Many products – from crackers to breads to waffles – are labeled whole grain, but that may be entirely accurate.
The Center for Science in the Public interest petitioned the FDA two weeks ago to require labels with whole grain claims to disclose the percentage of whole grains in each product.
"When you’re eating a whole grain, you’re getting the complete nutrient that’s in that product," said Hillary Maler, dietician at Whole Foods. "It’s not stripped of anything, it’s not refined or processed. So you’re really eating the whole food."
Studies show whole grains, which are grains with the hull still on, move food along the digestive track faster which may decrease the risk of stomach and intestinal cancer.
The consumer watchdog group wants the front labels to reflect the product’s ingredient list on the back label, where ingredients are listed by percentage.
If it’s listed first, the product contains the most of that ingredient. If it is listed fourth or fifth, the product contains less of that ingredient.
One product targeted by Center for Science in the Public Interest is Kellogg’s Nutri-Grain Eggo Waffles.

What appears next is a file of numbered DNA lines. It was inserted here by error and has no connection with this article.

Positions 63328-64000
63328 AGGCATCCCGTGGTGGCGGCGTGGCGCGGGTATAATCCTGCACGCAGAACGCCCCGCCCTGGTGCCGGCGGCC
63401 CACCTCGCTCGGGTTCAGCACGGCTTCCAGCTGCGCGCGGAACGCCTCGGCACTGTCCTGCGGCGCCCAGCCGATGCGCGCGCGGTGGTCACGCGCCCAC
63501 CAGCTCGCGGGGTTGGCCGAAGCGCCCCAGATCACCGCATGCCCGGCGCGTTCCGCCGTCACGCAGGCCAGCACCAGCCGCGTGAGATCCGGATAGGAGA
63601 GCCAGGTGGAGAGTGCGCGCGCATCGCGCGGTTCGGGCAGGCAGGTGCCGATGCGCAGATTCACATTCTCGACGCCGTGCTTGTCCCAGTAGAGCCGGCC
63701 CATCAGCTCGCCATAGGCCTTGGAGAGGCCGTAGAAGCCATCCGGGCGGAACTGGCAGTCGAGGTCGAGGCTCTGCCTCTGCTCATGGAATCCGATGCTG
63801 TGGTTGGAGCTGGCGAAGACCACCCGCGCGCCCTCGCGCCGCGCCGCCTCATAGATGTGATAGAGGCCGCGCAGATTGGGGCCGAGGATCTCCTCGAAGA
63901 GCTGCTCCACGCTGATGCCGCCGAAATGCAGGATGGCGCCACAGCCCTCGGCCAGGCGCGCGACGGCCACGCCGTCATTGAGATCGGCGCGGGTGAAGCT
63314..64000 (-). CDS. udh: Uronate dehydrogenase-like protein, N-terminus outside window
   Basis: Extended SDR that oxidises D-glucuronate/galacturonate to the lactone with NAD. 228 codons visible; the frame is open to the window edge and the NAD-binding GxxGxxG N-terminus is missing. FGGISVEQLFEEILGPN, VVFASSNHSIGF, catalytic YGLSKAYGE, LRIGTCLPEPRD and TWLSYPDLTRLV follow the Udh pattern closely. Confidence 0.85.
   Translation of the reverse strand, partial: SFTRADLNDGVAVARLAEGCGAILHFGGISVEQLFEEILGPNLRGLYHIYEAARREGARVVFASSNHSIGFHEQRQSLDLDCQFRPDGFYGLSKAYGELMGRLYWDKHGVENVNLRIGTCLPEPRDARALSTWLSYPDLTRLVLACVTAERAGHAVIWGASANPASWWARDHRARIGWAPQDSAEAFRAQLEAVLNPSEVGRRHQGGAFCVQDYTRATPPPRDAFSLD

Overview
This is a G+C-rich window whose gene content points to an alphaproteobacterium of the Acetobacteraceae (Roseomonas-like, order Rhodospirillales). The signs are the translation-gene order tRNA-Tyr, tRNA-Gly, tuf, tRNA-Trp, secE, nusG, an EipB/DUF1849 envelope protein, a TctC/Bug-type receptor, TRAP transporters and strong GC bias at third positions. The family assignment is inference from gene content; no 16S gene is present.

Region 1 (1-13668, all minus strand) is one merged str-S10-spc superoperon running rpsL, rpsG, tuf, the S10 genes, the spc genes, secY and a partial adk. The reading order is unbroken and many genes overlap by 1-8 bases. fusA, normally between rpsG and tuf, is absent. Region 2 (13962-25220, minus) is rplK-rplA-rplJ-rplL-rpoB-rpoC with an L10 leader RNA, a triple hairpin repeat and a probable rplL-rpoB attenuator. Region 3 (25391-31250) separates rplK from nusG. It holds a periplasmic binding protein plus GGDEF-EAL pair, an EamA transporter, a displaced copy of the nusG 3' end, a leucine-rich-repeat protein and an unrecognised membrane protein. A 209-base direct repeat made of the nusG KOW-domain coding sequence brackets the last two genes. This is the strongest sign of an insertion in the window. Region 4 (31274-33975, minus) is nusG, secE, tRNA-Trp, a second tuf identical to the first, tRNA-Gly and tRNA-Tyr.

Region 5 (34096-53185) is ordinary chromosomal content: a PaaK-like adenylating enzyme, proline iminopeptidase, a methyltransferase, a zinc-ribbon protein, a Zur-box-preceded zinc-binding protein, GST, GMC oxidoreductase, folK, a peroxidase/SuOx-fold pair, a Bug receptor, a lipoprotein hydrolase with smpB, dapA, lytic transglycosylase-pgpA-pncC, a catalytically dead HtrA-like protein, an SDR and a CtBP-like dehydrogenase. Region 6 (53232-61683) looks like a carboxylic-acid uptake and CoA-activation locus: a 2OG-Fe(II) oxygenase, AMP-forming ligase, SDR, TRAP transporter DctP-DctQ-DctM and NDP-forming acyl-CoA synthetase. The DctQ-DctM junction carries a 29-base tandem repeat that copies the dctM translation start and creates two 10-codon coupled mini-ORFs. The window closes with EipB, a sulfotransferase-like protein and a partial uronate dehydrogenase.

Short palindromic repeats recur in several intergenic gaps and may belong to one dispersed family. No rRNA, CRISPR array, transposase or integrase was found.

The group said that 59 percent of participants who viewed this box thought at least half the grains were whole. However, whole wheat flour is only the third ingredient.
Kellogg’s responded with the following statement: "All products with whole-grain are not created equal. According to the Dietary Guidelines for Americans, consumer should look for those that are higher in fiber. Consumers can easily identify our products with fiber and whole grains by looking for the call-out banner on the front of our packaging."
The consumer group added that there is twice as much white flour as whole wheat flour in Old London Melba Toast.
Old London responded: "Old London uses about 30% whole wheat flour in the products with labels that state there are 5g whole grains per serving. There is over 50% whole wheat flour used in the products with labels that state that there are 8g-9g of whole grains per serving. Old London believes it labels are truthful and not misleading and that they follow FDA’s guidelines for Whole Grain Label Statements. You can read the complete guidelines at the FDA’s website."
The California Department of Health’s pamphlet gives the best advice: read the back labels carefully and look for a whole grain as the first ingredient.
One good way to tell whether a product is whole grain is to look for the Nutrition Council stamp of approval on the box, Maley said. Those have been tested and verified as whole grain products.